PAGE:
Industry sector:

Turf supplier: Turf production


Turf production on a commercial scale is typically a labour intensive and costly business. According to industry sources, a turf farm needs to be at least 400-500 acres (160-200 hectares) if the cost of machinery is to be covered. It is also very important that you have enough land to be able to grow a succession of turf crops so that you can always fulfil orders. You might decide to rent additional land, on which you grow fast maturing general contract turf and grow slower, specialist turf on your own land. Some turf suppliers operate from several different sites so that they can offer customers turf grown on different soils. This can help the turf to become established quickly once it has been laid.

Land suitable for turf-growing must be well-drained, level and stone-free and easy for your lorries or tractors to access. You may need to consider irrigation systems during the summer months. The soil itself must be suitable and not contain too much clay.

The soil must be carefully prepared before seeding - for example, getting rid of as many stones as possible. Once you have planted the seeds they are likely to germinate between one and two weeks later. You will have to apply fertilisers to encourage growth (and good, green colour) and herbicides and pesticides to keep weeds and pests to a minimum. The crop should be inspected regularly.

Once the turf is established it will need to be mown to keep it short and to train it to grow upright. In the summer months you may need to do this twice a week. You will also need to vacuum it regularly, to pick up clippings, leaves and other debris.

After 14 to 18 months or so the turf will be strong enough to be harvested. If your land is well-drained you will probably be able to harvest all year round, except for times when there is snow on the ground.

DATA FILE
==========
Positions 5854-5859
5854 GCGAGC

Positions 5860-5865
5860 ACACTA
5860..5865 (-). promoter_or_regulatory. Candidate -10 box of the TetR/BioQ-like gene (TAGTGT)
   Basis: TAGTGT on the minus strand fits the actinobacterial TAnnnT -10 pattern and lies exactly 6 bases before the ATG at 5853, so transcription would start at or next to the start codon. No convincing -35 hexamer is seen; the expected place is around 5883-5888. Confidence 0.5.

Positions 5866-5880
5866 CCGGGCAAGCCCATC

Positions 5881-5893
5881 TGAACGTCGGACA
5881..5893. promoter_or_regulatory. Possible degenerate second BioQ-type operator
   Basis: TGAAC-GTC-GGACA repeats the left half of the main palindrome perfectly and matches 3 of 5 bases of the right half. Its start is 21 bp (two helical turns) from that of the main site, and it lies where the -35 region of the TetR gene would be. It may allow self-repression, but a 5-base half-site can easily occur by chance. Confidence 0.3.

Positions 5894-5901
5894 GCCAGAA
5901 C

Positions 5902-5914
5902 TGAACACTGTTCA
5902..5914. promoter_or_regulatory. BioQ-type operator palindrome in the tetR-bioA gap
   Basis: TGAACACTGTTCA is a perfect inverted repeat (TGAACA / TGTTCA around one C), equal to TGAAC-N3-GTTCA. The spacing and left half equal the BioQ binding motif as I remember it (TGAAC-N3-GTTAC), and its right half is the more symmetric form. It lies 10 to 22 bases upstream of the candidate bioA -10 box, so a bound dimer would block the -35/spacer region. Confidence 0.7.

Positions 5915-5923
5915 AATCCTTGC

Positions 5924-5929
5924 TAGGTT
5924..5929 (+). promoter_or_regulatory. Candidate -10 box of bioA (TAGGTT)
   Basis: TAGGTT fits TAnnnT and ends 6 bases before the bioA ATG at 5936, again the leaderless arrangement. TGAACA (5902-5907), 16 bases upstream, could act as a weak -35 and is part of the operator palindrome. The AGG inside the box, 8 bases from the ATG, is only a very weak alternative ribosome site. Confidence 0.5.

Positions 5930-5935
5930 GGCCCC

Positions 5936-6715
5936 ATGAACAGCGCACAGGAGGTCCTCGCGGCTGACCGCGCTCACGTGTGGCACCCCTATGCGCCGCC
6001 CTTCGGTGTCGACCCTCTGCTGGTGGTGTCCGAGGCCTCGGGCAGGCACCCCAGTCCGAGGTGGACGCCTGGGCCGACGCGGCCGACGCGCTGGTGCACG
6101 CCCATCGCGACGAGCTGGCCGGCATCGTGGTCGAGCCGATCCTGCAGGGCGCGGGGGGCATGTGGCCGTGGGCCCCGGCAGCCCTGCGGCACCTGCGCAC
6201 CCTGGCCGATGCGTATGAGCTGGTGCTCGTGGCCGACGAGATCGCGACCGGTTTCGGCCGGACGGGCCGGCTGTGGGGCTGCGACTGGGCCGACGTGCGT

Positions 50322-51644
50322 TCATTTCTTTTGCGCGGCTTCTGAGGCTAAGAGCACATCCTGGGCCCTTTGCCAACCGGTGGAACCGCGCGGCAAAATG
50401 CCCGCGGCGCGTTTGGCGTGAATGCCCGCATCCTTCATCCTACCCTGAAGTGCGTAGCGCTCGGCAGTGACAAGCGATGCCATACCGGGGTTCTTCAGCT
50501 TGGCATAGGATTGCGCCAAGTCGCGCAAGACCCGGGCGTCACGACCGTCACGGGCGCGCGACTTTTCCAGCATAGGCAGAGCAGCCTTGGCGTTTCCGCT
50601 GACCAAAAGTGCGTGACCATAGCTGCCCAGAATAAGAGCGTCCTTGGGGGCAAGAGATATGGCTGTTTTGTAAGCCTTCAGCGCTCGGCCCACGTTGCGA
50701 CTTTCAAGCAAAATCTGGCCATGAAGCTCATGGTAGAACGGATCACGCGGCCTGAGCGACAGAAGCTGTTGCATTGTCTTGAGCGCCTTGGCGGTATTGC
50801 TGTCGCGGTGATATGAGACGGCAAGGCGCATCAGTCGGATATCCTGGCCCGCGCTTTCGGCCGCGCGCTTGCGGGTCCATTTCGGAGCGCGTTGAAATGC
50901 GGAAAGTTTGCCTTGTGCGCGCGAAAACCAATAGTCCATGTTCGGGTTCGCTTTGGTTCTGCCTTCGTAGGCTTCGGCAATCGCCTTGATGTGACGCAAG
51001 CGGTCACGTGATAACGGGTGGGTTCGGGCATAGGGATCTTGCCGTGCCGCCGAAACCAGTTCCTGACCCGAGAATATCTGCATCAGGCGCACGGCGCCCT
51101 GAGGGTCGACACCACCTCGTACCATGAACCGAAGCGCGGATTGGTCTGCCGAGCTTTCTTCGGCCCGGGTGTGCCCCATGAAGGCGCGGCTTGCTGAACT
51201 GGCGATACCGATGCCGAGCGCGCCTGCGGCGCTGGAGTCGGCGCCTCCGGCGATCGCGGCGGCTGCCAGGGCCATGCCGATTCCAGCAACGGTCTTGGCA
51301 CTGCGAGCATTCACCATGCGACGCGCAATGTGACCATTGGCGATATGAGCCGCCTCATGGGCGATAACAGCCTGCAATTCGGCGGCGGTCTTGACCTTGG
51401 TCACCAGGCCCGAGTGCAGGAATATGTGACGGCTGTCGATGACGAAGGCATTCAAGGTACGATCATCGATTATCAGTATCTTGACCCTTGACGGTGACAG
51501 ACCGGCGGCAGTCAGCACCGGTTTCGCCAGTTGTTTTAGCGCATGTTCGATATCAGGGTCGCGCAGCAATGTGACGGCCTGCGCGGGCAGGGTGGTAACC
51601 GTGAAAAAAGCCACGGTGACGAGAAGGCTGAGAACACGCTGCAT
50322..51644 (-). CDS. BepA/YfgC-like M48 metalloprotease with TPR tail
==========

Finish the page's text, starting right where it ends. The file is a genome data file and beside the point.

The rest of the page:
Turf has a short 'shelf life' and can dry out very quickly in hot weather. Many turf growers try to harvest in the early morning when it is cooler and aim to deliver to customers within 24 hours of harvest or less. (If it's not kept properly it will deteriorate significantly within 36 hours - meaning it's unlikely to thrive once it's been laid.) You should give some thought to how you will keep turves cool and moist if you plan to deliver to customers who are not located nearby.

Turf is most commonly supplied in rolls of one square metre or one square yard. Some suppliers also cut 'jumbo' rolls which measure 15 to 25 square metres or yards.

When you are estimating how much turf your land will produce you should remember that you will have a certain amount of wastage and that some turves will not be of an acceptable quality. You might only obtain saleable turf from 85% to 90% of the total available planted area.

You are likely to need several pieces of machinery such as a turf-seeder, vacuum, top-dresser, mowers and harvesting machinery. Fork-lifts are used in the field to load pallets onto delivery vehicles. You can find out more about machinery for turf care from suppliers such as BLEC Global Ltd.